Friday, 10 August 2012

GPS Tip - Position Averaging

Today's GPS tip is using position averaging.

Most mobile GIS software defaults to using one single GPS
position to define the XY of a point feature. That's quick but it
may not be very accurate.

Say that the accuracy of your GPS unit is 3 meters. You can imagine
an imaginary 'accuracy circle' with a radius of 3 meters extending
out from your GPS position.

When you start logging GPS data, the positions come in at whatever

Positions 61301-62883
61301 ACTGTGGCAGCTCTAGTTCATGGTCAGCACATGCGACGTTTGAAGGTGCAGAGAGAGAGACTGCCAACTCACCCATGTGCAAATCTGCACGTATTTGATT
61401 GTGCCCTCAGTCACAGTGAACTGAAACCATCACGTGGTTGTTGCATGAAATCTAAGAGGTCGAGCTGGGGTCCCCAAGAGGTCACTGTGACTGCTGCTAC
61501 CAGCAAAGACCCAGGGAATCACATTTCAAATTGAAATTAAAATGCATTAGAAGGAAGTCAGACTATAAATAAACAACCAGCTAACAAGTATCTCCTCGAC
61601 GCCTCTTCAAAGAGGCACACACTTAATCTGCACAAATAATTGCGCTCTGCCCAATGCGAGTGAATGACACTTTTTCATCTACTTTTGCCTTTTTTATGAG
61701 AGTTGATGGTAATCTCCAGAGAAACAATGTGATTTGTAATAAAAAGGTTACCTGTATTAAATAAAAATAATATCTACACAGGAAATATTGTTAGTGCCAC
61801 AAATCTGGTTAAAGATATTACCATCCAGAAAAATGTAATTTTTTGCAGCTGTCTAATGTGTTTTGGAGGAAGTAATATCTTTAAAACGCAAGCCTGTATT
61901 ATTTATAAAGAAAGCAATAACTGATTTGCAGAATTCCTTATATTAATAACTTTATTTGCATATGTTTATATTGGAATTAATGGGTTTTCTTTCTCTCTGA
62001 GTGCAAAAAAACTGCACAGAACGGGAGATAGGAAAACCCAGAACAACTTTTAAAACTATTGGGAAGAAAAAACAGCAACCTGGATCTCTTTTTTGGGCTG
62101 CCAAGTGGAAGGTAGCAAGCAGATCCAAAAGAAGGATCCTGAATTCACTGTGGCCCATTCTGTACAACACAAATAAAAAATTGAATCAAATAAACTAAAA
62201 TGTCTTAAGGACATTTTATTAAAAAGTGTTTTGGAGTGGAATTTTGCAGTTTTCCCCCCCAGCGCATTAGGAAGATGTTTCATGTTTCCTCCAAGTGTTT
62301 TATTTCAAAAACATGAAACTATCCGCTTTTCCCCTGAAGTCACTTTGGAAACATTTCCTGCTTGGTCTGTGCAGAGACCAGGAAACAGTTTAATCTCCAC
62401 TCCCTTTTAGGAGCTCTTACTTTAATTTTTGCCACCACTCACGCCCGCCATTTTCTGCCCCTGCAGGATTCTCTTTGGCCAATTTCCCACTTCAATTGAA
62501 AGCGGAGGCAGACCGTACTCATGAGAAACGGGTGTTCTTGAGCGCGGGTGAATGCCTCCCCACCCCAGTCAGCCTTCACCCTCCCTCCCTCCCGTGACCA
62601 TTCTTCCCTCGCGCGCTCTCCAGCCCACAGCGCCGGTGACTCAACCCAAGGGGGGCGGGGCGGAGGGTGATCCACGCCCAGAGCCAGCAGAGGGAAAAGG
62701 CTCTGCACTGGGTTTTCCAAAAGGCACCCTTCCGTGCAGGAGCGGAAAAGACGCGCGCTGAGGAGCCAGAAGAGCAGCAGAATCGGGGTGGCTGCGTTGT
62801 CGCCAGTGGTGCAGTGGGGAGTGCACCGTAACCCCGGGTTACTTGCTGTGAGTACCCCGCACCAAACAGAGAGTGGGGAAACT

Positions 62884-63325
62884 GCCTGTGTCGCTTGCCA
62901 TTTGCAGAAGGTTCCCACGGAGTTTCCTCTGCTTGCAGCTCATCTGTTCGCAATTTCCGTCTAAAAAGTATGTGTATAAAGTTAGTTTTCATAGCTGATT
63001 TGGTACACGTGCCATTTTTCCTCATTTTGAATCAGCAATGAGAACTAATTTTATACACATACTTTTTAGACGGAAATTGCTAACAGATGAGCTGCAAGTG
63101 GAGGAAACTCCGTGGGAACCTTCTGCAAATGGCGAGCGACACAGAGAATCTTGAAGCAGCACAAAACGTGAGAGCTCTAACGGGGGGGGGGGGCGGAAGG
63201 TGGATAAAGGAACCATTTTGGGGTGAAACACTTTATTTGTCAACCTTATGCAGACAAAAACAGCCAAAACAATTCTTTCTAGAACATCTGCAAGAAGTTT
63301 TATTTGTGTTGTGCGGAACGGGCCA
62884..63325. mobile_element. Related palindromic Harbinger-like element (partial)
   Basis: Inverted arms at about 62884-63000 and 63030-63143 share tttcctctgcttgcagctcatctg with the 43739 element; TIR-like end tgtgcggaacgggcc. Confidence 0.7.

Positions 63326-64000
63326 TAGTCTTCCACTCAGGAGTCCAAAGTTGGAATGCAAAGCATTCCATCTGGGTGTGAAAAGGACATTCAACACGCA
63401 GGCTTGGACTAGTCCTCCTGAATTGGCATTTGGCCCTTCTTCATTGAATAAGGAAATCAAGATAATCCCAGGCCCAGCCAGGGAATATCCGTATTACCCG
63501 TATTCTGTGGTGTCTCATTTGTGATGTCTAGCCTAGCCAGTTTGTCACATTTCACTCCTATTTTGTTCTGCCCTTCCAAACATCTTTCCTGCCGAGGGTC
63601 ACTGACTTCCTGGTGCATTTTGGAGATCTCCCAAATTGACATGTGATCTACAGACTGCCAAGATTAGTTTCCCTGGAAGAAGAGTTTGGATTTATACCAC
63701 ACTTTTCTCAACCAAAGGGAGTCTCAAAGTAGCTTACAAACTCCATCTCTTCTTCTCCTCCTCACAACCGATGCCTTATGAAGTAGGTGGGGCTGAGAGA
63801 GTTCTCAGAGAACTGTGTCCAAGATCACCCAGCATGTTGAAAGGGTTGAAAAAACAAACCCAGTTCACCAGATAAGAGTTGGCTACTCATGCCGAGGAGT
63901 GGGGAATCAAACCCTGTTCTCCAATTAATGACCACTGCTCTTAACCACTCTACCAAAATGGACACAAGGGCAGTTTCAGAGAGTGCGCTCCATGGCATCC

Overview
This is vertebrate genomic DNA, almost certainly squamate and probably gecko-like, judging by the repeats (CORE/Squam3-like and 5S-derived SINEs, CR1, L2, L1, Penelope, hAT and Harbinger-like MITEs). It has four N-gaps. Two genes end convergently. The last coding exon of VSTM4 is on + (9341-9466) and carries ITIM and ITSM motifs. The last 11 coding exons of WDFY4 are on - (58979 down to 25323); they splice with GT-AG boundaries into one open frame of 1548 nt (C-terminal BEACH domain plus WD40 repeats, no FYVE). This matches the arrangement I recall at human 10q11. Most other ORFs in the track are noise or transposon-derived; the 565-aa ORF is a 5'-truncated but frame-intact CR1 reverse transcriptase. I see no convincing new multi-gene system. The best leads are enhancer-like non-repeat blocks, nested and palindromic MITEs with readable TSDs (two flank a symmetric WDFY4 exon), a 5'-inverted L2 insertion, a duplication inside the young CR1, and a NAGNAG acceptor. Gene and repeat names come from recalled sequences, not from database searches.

frequency you've specified - maybe one position a second.

The majority of those positions will fall within the imaginary
accuracy circle - some of them closer to your actual location,
others farther out along the perimeter of the circle.  Some will
even fall outside of the circle entirely.

If only one GPS position is used to define the feature's coordinate,
it may dead-on at the actual XY, but it might just as easily be
outside of the circle - a difference of 3 meters in this example.

Position averaging allows you to collect several GPS positions
instead of just one.  Most will be in the circle, some will not -
but all get averaged together.

That averaged XY becomes the final coordinate of the point feature
and it's a very simple way to improve the accuracy of point data.

Happy Mapping!

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